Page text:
While many campus events can attract large crowds, certainly no
event can rival the Dance for Mother Earth Pow Wow in its
celebration of Native American culture.

The throb of drums, the roar of music and the aroma of frybread
tacos lure thousands of spectators to Crisler Arena each year,
drawing them to an event that fosters cross-tribal and
cross-cultural exchange.

But budget cuts have undermined this year’s Pow Wow, most
notably by reducing its usual three-day span to two. The University
has cut the budget of the Division of Student Affairs, the
event’s main sponsor, by 4 percent this year.

The Pow Wow has lost an estimated 25 percent of its University
funding this year, coordinator Steven Abbott said. Administration
officials could not be reached for specific budget figures.

The decrease in revenue has corresponded with continual
increases in costs, including renting the Crisler Arena, hiring
Department of Public Safety officers and covering maintenance

University funding only covers a portion of these costs,
although organizers must pay to use University services.

But costs increase every year campus-wide, and all events
sponsored by the University must use some of their funding to cover
costs, Abbot said.

Members of the Native American Student Association, the Pow
Wow’s main organizer, have criticized these costs. The
decrease in funding means organizers must pay the University about
twice the amount they receive in sponsorship.

Abbot said the event’s funding base has decreased over the
past few years, forcing organizers to increase their funding
efforts. But the planning process, which starts early in the fall,
is taxing, and the campaign to solicit more funding from private
donors, businesses, tribes and University departments is only one
part of the preparation process.

“It’s an enormous event to try to put
together,” Abbott said. The organizing committee must
coordinate publicity efforts, solicit volunteers and extend
invitations to all the Native American groups competing in the Pow

Organizers noted a stark difference between this year’s
event and last year’s. Students said they had to conduct
“dozens of hours” of fundraising this year, with a goal
of raising about $10,000. Many said although fundraising has
largely been successful, budget cuts have necessitated numerous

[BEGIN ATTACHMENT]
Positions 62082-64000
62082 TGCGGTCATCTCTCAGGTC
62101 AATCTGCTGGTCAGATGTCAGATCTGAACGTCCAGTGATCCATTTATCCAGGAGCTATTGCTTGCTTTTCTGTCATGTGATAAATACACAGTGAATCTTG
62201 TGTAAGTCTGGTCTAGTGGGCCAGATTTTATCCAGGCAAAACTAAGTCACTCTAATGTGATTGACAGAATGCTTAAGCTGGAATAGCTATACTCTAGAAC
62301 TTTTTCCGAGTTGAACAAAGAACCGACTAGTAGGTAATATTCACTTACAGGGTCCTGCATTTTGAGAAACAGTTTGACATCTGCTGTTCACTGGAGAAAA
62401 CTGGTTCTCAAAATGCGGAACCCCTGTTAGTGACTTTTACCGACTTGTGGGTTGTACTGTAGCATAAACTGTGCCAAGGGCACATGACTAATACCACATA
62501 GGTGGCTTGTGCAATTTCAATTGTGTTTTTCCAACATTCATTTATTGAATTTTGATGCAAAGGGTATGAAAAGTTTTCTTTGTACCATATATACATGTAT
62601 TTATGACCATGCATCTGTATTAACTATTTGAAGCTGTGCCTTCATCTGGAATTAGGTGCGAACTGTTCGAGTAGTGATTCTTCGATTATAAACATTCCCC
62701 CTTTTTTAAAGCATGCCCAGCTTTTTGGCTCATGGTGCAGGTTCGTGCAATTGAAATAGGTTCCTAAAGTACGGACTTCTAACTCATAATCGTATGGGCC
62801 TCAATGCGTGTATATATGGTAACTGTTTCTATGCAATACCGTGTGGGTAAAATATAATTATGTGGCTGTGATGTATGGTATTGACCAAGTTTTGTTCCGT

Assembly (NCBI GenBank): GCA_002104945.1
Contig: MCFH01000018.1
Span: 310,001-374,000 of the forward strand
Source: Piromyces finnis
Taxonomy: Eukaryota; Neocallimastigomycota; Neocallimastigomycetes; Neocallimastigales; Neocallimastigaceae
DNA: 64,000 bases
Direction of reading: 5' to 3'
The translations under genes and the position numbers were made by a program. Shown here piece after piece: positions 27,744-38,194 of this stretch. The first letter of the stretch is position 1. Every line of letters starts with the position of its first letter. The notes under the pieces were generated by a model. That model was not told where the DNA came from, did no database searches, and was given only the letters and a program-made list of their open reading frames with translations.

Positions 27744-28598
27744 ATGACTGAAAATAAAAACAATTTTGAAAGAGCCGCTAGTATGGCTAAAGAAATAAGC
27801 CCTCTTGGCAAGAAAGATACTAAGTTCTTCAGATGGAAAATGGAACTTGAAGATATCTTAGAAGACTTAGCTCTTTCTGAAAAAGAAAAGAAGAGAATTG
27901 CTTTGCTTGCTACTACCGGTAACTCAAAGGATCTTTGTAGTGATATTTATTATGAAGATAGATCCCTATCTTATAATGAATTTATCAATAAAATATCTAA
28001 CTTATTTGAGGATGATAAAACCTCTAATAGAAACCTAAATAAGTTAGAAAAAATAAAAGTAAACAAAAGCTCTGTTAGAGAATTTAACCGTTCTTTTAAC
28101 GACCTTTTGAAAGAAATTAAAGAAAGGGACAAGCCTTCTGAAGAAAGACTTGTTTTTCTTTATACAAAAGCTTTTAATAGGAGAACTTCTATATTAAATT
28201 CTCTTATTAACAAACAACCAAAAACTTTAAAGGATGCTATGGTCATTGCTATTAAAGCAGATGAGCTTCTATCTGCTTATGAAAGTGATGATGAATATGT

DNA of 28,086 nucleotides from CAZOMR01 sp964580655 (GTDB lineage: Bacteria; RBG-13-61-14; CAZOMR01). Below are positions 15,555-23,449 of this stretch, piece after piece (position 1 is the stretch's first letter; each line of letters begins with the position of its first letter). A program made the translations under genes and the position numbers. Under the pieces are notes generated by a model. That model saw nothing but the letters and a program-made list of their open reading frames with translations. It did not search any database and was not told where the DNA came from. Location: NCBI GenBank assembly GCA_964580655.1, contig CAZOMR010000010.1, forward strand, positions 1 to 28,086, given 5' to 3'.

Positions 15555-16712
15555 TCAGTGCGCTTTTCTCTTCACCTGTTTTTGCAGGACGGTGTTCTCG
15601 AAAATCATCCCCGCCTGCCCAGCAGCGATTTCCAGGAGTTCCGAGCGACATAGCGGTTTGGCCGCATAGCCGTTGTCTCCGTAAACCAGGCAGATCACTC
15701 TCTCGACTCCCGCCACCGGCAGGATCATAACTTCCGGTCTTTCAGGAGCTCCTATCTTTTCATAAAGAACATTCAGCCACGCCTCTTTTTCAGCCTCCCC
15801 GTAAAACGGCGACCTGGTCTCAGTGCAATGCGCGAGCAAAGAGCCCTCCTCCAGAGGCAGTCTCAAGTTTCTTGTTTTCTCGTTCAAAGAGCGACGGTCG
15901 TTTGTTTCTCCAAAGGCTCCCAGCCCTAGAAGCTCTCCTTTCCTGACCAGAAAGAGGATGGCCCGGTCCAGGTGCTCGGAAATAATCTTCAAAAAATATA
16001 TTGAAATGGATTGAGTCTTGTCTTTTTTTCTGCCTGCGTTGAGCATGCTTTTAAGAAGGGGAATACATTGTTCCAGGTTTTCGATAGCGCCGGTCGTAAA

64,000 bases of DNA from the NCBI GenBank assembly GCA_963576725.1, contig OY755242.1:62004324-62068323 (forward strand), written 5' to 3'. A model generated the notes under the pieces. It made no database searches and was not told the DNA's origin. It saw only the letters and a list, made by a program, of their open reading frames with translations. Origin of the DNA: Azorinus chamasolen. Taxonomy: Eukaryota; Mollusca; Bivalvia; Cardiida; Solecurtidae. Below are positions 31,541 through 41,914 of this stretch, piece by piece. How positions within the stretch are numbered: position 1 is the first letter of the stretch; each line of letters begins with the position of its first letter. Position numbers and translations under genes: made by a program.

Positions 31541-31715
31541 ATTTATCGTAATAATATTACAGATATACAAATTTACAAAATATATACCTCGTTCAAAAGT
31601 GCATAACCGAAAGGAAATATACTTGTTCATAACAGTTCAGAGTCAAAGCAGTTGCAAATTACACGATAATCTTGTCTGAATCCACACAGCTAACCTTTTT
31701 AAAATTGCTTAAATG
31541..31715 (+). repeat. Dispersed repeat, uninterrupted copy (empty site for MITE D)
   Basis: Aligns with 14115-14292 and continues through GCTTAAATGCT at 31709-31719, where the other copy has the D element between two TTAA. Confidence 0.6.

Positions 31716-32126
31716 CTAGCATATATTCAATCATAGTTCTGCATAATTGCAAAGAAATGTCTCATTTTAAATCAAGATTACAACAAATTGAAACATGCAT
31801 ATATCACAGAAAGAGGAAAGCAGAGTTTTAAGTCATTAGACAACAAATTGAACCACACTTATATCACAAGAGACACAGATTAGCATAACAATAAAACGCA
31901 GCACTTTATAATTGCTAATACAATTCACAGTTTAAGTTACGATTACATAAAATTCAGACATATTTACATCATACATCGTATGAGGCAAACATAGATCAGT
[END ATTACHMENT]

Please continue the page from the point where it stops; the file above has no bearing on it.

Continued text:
compromises this year, including cuts in prizes and the number of

“I feel that the upper administration has not taken
student services like Pow Wow, the Sexual Assault Prevention and
Awareness Center and the Office of Multi-Ethnic Student Affairs
seriously and hasn’t given them priority. They boast about
diversity and boast about supporting diversity, but these budget
cuts don’t reflect that,” said LSA senior Nickole Fox,
who is a co-chair of NASA.

Many other students are “frustrated and angry,” as
Fox said, and cuts and changes to student services have led to the
formation of the group Student Voices in Action, which lobbies the
administration for change.

The budget cuts directly result from a decrease in state
appropriations and an increase in campus-wide costs. Although
University President Mary Sue Coleman said she plans to accept Gov.
Jennifer Granholm’s tuition plan — saving the
University roughly $20 million annually — state funding will
still decrease by 2 percent this year. If Coleman accepts the plan,
the net costs across campus will rise by $20 million over this
year’s costs.

Administration officials say budget cuts are an unfortunate
result of the foundering state economy and some of these cuts must
fall on student affairs.

Vice President for Student Affairs E. Royster Harper is eager to
meet with students and start planning for the future, University
spokeswoman Julie Peterson said. When students rallied outside the
Fleming Administration Building on Thursday, Harper and Dean of
Students Ed Willis spoke with SVA, acknowledged a lack of student
input in administrative decisions and tentatively scheduled a
meeting for today at the William Monroe Trotter House at noon.

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